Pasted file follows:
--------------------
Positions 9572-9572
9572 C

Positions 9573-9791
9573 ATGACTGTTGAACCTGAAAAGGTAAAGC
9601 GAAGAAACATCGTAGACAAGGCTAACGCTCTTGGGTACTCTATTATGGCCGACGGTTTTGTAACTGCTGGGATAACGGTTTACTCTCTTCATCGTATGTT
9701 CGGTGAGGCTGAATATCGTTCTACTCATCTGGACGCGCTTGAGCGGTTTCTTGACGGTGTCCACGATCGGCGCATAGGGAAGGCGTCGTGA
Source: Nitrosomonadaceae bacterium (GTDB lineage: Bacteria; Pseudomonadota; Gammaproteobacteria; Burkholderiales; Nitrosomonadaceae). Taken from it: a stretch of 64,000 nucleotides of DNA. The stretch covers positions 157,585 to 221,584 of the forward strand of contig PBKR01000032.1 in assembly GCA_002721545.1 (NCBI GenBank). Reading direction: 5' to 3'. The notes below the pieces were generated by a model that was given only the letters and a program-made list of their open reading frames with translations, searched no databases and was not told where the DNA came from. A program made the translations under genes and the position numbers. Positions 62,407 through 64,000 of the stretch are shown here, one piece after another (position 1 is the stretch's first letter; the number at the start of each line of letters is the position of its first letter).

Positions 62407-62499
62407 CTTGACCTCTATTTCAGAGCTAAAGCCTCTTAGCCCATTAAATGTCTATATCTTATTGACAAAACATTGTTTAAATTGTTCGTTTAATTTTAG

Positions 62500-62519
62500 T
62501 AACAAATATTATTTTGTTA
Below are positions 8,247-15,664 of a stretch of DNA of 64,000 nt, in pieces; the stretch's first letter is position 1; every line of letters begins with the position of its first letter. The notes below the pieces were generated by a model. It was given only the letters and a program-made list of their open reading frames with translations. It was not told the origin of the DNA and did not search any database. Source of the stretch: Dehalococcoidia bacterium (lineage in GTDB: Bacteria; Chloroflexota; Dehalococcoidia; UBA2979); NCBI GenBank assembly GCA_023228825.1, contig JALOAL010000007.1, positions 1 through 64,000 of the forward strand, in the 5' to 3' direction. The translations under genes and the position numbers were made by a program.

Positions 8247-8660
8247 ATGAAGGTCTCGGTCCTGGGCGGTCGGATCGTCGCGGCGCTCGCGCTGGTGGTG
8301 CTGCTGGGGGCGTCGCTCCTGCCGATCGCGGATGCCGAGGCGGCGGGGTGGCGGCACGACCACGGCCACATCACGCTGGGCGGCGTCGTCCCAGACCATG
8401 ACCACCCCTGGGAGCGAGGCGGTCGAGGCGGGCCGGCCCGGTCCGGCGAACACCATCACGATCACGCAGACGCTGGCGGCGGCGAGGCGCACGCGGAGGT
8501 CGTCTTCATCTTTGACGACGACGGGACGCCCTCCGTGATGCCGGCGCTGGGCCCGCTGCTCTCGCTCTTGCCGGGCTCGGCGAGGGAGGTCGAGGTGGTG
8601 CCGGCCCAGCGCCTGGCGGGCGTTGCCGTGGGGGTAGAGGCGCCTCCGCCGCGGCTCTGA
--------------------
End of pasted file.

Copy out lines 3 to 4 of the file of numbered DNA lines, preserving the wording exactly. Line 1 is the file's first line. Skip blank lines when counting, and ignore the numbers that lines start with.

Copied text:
Positions 9573-9791
9573 ATGACTGTTGAACCTGAAAAGGTAAAGC